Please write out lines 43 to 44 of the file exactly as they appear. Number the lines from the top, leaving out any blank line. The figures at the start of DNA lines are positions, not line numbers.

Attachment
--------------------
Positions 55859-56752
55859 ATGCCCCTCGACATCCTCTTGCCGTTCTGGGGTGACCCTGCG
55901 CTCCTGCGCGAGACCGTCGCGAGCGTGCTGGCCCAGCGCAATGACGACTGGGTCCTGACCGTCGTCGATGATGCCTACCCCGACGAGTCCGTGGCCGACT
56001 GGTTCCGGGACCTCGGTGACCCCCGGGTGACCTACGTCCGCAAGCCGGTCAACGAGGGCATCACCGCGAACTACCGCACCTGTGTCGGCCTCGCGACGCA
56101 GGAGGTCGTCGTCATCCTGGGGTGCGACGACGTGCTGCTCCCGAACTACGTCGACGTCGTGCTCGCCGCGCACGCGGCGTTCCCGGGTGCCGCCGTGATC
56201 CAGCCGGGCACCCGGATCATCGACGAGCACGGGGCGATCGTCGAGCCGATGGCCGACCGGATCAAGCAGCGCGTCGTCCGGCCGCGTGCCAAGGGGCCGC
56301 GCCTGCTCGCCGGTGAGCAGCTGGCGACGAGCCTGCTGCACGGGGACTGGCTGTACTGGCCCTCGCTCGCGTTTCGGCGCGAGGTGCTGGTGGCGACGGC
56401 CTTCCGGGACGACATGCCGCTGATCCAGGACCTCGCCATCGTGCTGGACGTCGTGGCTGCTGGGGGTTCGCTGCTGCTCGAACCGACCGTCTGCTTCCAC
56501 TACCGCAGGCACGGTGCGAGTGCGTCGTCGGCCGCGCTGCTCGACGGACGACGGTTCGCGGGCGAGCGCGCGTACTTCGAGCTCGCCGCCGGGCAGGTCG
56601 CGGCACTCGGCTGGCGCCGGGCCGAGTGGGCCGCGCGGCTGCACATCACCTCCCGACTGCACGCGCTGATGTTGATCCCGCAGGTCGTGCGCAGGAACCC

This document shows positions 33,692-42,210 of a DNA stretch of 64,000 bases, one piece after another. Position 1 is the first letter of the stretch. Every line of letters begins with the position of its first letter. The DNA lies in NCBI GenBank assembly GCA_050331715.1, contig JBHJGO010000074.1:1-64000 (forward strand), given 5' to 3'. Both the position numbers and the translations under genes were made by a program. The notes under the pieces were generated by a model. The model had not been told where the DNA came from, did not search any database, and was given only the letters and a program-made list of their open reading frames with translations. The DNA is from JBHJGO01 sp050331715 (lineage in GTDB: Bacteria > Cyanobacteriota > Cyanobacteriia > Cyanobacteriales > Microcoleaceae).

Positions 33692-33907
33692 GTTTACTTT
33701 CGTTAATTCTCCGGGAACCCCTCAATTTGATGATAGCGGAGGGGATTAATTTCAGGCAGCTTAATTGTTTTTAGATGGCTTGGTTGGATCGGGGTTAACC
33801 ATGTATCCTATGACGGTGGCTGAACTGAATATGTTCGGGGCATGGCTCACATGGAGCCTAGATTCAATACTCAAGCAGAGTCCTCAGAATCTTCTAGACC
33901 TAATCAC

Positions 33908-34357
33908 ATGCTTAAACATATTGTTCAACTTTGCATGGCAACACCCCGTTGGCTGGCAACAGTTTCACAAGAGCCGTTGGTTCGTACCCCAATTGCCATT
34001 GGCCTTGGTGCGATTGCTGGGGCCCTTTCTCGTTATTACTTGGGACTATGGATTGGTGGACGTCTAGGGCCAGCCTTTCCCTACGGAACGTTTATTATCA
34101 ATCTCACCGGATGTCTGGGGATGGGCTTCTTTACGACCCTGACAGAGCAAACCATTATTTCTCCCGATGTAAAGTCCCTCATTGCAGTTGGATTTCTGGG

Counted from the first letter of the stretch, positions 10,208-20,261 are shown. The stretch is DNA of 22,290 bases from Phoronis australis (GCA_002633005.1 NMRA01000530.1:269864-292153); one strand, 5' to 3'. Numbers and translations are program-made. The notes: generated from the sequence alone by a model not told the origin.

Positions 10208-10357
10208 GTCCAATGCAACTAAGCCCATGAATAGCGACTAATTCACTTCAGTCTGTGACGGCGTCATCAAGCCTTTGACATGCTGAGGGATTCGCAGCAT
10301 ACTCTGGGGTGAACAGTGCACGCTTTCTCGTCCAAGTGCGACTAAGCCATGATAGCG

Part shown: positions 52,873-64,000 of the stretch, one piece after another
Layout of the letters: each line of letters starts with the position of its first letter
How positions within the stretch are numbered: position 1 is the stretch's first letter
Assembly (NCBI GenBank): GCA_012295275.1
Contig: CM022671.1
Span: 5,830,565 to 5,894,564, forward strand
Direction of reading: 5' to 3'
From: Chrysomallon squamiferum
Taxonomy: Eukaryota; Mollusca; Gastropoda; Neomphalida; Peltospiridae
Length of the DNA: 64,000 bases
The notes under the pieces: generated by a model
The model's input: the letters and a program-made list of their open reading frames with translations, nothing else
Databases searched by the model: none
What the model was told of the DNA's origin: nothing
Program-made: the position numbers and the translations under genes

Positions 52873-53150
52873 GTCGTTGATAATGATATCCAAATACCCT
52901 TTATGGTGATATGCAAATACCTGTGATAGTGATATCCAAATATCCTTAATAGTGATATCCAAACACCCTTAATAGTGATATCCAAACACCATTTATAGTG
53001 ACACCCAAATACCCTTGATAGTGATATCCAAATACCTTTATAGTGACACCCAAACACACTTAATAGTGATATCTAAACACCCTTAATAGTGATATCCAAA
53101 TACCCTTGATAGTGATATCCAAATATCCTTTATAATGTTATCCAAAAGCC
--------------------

53001 ACACCCAAATACCCTTGATAGTGATATCCAAATACCTTTATAGTGACACCCAAACACACTTAATAGTGATATCTAAACACCCTTAATAGTGATATCCAAA
53101 TACCCTTGATAGTGATATCCAAATATCCTTTATAATGTTATCCAAAAGCC